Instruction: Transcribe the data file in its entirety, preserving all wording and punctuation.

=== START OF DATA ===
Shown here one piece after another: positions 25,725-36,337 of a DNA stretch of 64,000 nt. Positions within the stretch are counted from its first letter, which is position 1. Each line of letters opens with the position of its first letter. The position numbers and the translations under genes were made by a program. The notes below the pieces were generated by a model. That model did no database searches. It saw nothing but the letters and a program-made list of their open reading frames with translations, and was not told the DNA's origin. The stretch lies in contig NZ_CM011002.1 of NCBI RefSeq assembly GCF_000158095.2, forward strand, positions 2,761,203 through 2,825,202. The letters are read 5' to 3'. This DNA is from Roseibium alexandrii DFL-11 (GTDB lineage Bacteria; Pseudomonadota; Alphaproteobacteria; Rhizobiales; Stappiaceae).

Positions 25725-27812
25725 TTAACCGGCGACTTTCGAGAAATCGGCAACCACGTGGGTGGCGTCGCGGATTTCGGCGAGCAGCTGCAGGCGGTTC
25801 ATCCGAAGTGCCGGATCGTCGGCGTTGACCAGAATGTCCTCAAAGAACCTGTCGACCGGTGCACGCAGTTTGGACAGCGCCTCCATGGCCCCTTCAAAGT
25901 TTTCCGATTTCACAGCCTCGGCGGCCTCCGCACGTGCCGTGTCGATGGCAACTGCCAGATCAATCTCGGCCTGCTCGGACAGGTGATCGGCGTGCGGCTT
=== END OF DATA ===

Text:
Shown here one piece after another: positions 25,725-36,337 of a DNA stretch of 64,000 nt. Positions within the stretch are counted from its first letter, which is position 1. Each line of letters opens with the position of its first letter. The position numbers and the translations under genes were made by a program. The notes below the pieces were generated by a model. That model did no database searches. It saw nothing but the letters and a program-made list of their open reading frames with translations, and was not told the DNA's origin. The stretch lies in contig NZ_CM011002.1 of NCBI RefSeq assembly GCF_000158095.2, forward strand, positions 2,761,203 through 2,825,202. The letters are read 5' to 3'. This DNA is from Roseibium alexandrii DFL-11 (GTDB lineage Bacteria; Pseudomonadota; Alphaproteobacteria; Rhizobiales; Stappiaceae).

Positions 25725-27812
25725 TTAACCGGCGACTTTCGAGAAATCGGCAACCACGTGGGTGGCGTCGCGGATTTCGGCGAGCAGCTGCAGGCGGTTC
25801 ATCCGAAGTGCCGGATCGTCGGCGTTGACCAGAATGTCCTCAAAGAACCTGTCGACCGGTGCACGCAGTTTGGACAGCGCCTCCATGGCCCCTTCAAAGT
25901 TTTCCGATTTCACAGCCTCGGCGGCCTCCGCACGTGCCGTGTCGATGGCAACTGCCAGATCAATCTCGGCCTGCTCGGACAGGTGATCGGCGTGCGGCTT